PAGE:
Online Purchasing for Retailers – Technical Questions and Answers
- The guidance for retailers notes that FNS is open to certifying additional online PIN solution providers. Do states get to choose which online PIN provider is used or can the retailer?
FNS is supportive of other companies and alternative secure PIN encryption solutions for online. Currently the only secure PIN encryption solution that FNS is aware of is provided by Fiserv. We are not aware of any other PIN encryption provider that has completed development and is ready to certify; FNS cannot speak to other potential provider’s timelines.
Retailers must contract and pay for PIN encryption services as part of online participation. As such, and as with any aspect of their EBT payment solution (e.g., choice of point-of-sale provider, of web service provider, or of third party processor), the choice of a PIN encryption provider is up to the retailer.
- If a retailer has to make a substitution and there is a price difference or the customer is overcharged – how is the retailer able to make a refund?
Online Purchasing allows for a PIN-less refund. It was developed specifically to deal with weighted items and would be used for any refund situation.
Retailers must follow the refund process and may not issue refunds using cash or gift cards.
- Not all states have implemented SNAP online purchasing. How does interoperability work when not all states are up? For instance, Georgia (GA) is live with online purchasing and South Carolina (SC) is not yet operational with online –so, could a SC cardholder order and use this service? Or is it limited to GA residents?
Online purchasing will work for participants only in states that have updated their EBT systems for their cardholders. In the above example, GA participants may make purchases online. The SC cardholder transactions however, route to the SC system for authorization, and those cardholders cannot use online until the SC system is updated.
- Piggy backing onto the last question – For example, if New Jersey (NJ) stood up online purchasing and New York (NY) is live with online, then NJ retailers could accept NY cardholder purchases and vice versa because they both would be operating with online?
Yes, that’s correct. In this example, the transactions are interoperable. However, the NY cardholder ordering from a NJ retailer would need to have it delivered within the delivery area of the retailer in question.
- Can retailers have an order minimum for customers paying with SNAP?
FNS regulations state that “no minimum dollar amount per transaction or maximum limit on the number of transactions shall be established.” Therefore, retailers can have a suggested, but not required, minimum.
7 CFR 274.7(c) No minimum dollar amount per transaction or maximum limit on the number of transactions shall be established. Nor shall transaction fees be imposed on SNAP households using the EBT system to access their benefits.
- Do online prices indicated on the retailer website have to be the same as the price listed in the store for SNAP cardholders?
Online pricing must be the same for all online customers, including SNAP customers. Online prices do not need to be the same as in store prices.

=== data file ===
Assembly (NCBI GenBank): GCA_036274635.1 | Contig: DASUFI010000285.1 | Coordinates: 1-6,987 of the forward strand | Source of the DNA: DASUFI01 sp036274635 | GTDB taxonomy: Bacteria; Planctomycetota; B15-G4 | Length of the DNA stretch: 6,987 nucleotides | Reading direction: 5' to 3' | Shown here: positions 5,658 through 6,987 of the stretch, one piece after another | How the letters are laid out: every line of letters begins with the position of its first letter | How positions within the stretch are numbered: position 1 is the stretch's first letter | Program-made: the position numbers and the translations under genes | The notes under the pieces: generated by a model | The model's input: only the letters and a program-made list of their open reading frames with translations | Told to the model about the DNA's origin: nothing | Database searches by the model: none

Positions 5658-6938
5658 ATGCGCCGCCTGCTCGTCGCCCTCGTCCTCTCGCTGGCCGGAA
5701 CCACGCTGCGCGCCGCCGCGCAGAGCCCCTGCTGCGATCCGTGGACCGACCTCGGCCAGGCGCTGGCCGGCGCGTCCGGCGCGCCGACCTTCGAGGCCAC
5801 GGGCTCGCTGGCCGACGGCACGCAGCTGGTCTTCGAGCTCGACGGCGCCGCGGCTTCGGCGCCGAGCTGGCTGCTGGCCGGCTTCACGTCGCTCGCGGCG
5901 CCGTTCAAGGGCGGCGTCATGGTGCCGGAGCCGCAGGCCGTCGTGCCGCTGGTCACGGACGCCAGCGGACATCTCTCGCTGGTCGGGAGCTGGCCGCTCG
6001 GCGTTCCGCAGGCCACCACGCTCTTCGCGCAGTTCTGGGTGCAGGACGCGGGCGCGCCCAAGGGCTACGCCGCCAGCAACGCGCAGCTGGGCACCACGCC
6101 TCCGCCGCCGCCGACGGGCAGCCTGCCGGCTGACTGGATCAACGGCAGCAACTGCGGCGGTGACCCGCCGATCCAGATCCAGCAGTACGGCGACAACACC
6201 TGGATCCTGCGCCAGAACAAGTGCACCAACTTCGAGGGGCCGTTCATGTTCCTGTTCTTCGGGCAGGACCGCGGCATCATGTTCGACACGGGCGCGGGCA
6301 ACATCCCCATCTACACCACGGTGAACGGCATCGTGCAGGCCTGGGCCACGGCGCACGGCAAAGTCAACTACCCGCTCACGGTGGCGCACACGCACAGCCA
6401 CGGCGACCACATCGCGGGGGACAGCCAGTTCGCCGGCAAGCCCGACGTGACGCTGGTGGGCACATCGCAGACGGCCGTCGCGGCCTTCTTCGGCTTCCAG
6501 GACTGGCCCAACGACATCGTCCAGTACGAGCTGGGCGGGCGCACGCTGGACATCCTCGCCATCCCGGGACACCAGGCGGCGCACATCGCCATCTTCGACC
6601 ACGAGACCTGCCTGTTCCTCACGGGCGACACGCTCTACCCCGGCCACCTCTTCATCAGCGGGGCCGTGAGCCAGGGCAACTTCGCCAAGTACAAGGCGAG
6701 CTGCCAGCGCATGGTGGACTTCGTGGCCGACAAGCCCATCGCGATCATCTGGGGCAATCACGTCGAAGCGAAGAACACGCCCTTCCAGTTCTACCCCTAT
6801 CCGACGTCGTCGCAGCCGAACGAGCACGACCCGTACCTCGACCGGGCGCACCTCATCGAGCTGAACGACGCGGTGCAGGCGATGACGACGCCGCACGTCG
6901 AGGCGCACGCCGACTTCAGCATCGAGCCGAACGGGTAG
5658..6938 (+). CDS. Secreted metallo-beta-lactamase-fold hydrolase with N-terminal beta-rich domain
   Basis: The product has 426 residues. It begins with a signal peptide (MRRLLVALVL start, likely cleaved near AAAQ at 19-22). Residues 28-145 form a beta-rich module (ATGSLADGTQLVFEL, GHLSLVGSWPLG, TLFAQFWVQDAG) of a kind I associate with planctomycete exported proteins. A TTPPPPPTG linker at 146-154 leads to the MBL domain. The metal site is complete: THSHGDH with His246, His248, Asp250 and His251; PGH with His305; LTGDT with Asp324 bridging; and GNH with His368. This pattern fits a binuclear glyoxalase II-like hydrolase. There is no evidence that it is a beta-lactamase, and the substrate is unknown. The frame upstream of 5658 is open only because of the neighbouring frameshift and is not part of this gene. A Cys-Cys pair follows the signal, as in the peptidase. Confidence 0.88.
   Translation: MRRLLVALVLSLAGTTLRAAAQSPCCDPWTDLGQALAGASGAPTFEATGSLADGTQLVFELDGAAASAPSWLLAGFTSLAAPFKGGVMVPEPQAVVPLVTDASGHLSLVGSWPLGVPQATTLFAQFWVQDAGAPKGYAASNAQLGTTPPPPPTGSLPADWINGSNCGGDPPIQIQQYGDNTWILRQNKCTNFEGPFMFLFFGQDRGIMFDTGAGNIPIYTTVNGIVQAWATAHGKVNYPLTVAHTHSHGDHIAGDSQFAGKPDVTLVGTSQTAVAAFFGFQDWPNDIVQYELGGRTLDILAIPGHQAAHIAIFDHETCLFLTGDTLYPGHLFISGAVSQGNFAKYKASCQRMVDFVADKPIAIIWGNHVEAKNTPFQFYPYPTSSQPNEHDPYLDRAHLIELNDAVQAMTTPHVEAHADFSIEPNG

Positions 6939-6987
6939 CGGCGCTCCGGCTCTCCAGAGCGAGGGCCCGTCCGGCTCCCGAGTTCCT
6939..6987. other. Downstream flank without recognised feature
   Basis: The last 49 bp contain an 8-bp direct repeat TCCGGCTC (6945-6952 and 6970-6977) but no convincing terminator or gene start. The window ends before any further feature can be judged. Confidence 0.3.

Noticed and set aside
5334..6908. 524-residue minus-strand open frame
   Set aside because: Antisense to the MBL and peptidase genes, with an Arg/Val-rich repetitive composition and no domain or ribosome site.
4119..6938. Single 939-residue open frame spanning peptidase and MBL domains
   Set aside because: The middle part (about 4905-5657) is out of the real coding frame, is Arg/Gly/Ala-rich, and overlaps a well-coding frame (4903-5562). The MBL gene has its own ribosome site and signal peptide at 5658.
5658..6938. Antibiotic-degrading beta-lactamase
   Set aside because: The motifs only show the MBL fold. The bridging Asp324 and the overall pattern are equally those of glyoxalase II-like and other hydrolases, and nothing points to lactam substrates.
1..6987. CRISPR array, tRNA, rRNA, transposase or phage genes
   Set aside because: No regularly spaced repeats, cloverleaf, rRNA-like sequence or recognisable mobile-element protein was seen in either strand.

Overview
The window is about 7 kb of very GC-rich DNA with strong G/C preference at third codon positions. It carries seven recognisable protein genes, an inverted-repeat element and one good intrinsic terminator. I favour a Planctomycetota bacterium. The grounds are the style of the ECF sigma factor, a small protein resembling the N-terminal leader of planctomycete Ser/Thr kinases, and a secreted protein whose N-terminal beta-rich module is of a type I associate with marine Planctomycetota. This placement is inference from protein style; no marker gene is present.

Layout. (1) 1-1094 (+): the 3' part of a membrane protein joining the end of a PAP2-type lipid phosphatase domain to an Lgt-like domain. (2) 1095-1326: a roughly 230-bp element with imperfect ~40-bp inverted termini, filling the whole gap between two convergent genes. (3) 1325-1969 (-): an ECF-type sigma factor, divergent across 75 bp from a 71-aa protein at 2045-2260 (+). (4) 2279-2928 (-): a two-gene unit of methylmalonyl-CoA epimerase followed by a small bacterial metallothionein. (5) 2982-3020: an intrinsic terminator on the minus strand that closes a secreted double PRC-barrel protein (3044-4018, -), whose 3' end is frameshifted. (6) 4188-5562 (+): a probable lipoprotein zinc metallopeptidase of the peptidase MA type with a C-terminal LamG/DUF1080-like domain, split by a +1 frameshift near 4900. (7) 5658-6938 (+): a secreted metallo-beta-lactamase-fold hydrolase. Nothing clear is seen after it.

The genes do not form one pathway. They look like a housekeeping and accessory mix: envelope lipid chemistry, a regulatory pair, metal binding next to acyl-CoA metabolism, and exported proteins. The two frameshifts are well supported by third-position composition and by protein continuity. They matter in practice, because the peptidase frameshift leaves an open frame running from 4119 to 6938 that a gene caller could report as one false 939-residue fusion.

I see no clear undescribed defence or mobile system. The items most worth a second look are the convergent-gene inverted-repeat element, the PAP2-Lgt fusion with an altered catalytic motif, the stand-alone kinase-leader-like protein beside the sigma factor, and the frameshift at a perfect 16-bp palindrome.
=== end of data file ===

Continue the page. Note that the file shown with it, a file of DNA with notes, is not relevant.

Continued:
7 CFR 274.7(f) and 278.2(b) SNAP benefits shall be accepted for eligible foods at the same prices and on the same terms and conditions applicable to cash purchases of the same foods at the same store, except that tax shall not be charged on eligible foods purchased with SNAP benefits. No retail food store may single out SNAP clients for special treatment in any way.
- Are retailers required to accept cash benefits
Retailers are not required to accept EBT Cash Benefits. However, retailer websites must be able to accept split tender so that some form of cash or credit card can be accepted for non-SNAP items and/or delivery fees.
- I’m a SNAP authorized retailer and am interested in ways to continue to get food to my customers in light of the social distancing recommendations related to COVID-19. What are some options for me?
There are several options that would allow for a retailer to continue to get food to SNAP clients in light of the social distancing recommendations related to COVID-19. These include:
- SNAP client placing their order online or over the phone and picking it up at the store. If the store has a wireless POS the customer would be able to complete the transaction without having to leave their car.
- SNAP client placing their order online or over the phone and designating a representative to pick the order at the store using the clients EBT card. The transaction can be completed, using the SNAP clients EBT card, in the store or by using a mobile POS device outside of the store.
- SNAP client placing their order online or over the phone and having the order delivered to their designated delivery address. The transaction can be completed using a wireless POS.
- As a last resort, if you do not have a mobile POS, under these extreme circumstances you can complete a manual voucher which the SNAP customer would need to sign in person at the point the voucher is authorized.
Information regarding manual vouchers can be found on our website: https://www.fns.usda.gov/sites/default/files/snap/Manual-Voucher-Process.pdf. Manual vouchers must be completed when the client is present to sign it, a retailer is not allowed to obtain the EBT card number remotely (e.g., call or email) and complete the voucher without the client present.
Retailers should never accept payment by obtaining a clients’ EBT card number and PIN over the phone.
The contents of this guidance document do not have the force and effect of law and are not meant to bind the public in any way. This document is intended only to provide clarity to the public regarding existing requirements under the law or agency policies.